UN Declaration of Human Rights Fourth Step Toward...


By William Westmiller

Among all the good and bad ideas about government, the best and the worst can be found in the United Nations. Last year was the fiftieth anniversary of the adoption of the Universal Declaration of Human Rights, a charter document for the founding of the UN. It incorporates the highest ideals and the lowest depravity of human thought. Like sugar mixed with arsenic, the Declaration has no residual value for human life. The poison inherent in this document has seriously injured every American and every resident on earth for five decades.
The thirty articles of the Universal Declaration are a deadly blend of human rights principles from the US Constitution and socialist perversions that have crippled Europe for the past half century. It was drafted as a compromise between two alien views of government, as though Thomas Jefferson and Karl Marx had been forced to draft a joint treatise on good government. Lacking the integrity of those two historic figures, the politicians who founded the United Nations had no qualms about mixed premises.
The most damaging flaw in the Declaration is the proposition that rights are granted by governments, not inherent in individuals. The consequence is that rights become superficial legal entitlements, which commonly impose affirmative duties on some, at the expense of others. The right to private property is cast as no more fundamental than the "right" to periodic holidays, good social services, and access to cultural events. The Declaration is a long shopping list of ideas, many of which we could applaud. It's the little crystals of arsenic that have gained prominence in elite political circles, threatening the basic Constitutional rights of every American.
When the Clinton Administration issues an Executive Order, it is never aimed at enforcing fundamental human rights. It is always an application of some United Nations agreement which expands government power at the expense of individual rights. In most cases, these executive edicts are a nimble interpretation of some UN mandate, which the President hopes to impose on every state andmunicipality through the leveraged tentacles of the federal bureaucracy. In private meetings, Hillary Rodham-Clinton refers to this method of social change as the "Third Way" toward a better world. Without legislation, without Congressional debate, the Administration will implement the commitments we have endorsed, simply by our continuing membership in the United Nations. If everyone has a "right to medical care", enunciated in the Declaration, then the Administration believes it has all the mandate it requires to implement that Universal Human Right as it sees fit.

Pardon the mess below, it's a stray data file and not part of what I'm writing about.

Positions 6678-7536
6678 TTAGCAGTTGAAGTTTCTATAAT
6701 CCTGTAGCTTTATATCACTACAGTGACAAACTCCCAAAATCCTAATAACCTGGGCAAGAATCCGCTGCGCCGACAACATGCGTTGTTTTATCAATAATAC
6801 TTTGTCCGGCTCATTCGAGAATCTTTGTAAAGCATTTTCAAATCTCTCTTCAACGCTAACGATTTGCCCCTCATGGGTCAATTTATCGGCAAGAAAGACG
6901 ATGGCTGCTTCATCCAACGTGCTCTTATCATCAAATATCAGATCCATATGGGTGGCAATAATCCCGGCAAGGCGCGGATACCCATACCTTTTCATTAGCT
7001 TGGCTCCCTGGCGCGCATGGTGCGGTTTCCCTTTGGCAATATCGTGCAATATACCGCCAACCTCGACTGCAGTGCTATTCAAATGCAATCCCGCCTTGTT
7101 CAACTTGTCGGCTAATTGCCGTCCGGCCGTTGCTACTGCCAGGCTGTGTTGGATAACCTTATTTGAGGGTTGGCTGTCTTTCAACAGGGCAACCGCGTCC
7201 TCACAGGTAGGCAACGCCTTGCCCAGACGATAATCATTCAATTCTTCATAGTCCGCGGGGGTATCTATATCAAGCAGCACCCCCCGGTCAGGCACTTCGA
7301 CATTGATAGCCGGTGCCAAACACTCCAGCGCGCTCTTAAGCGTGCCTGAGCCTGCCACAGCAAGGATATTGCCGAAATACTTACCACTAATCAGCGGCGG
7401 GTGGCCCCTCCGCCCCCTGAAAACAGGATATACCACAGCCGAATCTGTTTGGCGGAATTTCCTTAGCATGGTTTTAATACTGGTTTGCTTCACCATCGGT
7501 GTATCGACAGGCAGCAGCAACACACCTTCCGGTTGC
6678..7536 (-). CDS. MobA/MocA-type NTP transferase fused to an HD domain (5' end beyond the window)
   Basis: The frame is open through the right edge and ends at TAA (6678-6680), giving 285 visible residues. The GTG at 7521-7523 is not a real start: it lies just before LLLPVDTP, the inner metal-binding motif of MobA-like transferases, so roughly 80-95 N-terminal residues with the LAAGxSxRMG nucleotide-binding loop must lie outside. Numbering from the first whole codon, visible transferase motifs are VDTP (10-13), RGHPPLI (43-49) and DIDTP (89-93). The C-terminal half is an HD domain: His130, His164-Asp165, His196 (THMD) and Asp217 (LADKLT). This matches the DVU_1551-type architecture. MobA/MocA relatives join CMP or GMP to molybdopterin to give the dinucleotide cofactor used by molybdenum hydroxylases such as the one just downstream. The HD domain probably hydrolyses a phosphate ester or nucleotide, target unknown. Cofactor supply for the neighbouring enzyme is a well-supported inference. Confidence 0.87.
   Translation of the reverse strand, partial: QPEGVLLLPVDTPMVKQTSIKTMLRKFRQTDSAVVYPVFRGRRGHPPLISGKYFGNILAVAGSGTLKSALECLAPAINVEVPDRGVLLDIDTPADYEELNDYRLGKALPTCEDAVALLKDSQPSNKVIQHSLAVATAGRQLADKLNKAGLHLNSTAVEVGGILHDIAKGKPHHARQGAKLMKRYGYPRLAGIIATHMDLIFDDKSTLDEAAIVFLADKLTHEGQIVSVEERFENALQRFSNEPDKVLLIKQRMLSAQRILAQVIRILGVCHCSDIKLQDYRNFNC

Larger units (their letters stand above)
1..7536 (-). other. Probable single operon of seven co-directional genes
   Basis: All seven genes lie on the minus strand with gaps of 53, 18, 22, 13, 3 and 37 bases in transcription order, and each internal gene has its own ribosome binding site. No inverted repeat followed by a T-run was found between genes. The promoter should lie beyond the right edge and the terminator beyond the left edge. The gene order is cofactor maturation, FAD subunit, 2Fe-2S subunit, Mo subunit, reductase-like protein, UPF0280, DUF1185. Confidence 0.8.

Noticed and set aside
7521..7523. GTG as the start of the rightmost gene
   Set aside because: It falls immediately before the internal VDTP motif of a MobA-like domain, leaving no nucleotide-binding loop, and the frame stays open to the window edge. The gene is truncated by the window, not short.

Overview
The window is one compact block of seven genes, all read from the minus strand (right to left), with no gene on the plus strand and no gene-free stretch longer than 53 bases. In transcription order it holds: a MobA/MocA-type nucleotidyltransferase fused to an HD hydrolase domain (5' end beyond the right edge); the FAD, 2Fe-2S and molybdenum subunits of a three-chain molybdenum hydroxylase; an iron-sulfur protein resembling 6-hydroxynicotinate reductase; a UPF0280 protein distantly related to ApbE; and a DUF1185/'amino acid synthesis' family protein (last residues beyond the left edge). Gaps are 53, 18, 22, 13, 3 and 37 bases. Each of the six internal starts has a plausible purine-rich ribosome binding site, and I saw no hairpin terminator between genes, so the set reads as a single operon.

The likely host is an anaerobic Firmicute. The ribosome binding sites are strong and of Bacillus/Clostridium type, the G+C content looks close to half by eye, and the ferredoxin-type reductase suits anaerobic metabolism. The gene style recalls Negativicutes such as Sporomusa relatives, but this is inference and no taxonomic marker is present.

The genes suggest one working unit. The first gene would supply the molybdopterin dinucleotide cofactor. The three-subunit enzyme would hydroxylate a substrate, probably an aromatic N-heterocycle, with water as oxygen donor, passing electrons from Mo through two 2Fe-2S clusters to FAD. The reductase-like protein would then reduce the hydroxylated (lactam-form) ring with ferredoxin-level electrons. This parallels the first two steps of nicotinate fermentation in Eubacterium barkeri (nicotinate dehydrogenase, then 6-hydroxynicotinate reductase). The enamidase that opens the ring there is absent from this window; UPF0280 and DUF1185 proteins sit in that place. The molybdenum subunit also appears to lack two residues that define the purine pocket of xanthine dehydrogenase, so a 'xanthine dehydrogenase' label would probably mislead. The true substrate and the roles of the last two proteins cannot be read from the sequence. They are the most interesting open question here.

In some cases, outrage has caused the temporary suspension of Executive Orders, but rarely is the outrage directed at the actual basis for the directive. In many cases, the foundation for the edict is an actual treaty, endorsed by the Senate without a second thought. Our politicians seem ill equipped to challenge international agreements which commit the United States to vague entitlements such as equal pay, social security, "favorable remuneration", child care or education "promoting the activities of the United Nations". These little words on paper are the coveted tools of autocrats bent on expanding government power over our lives.
Nevertheless, there is some merit in having an international forum to discuss issues of war and peace. The nostrum that "as long as they're talking, they're not fighting" is good sense. The General Assembly might even afford us an opportunity to instruct the more tyrannic nations in the principles of civil government. Even hosting such a forum in New York City may actually expose some foreign elites to the joys of America's culture and lifestyle. And, we should be willing to pay a per-capita share of the expense for such a forum. However, the primary function of the United Nations is not conversation, but rather the implementation of those poisonous Universal Rights through a vast army of special envoys, agencies and commissions. We're paying two cents for talk and billions for international welfare that props up a host of "evil empires" around the world.
The individual rights expressed in our Declaration of Independence and Constitution are indeed Universal Rights inherent in every human being everywhere in the world. Forming a world government whose sole objective is the defense of those rights is a worthy and important goal. Some of the established international institutions explicitly adhere to those objectives, but the United Nations is not one of them. Simply withdrawing from the UN won't establish the framework for a peaceful and secure world. Rather than damning the darkness and withdrawing into our sanctuary, we should all be about "Tikun Olam", the Hebrew phrase that suggests a commitment to repairing the world.
ARI Comment on UN Rights


©1999, William Westmiller
California Coordinator of the Republican Liberty Caucus
Past Candidate for the Republican Nomination for (24 CA) Congress
Former National Secretary, California Chairman, Libertarian Party
repair4.c38 ~780 Words
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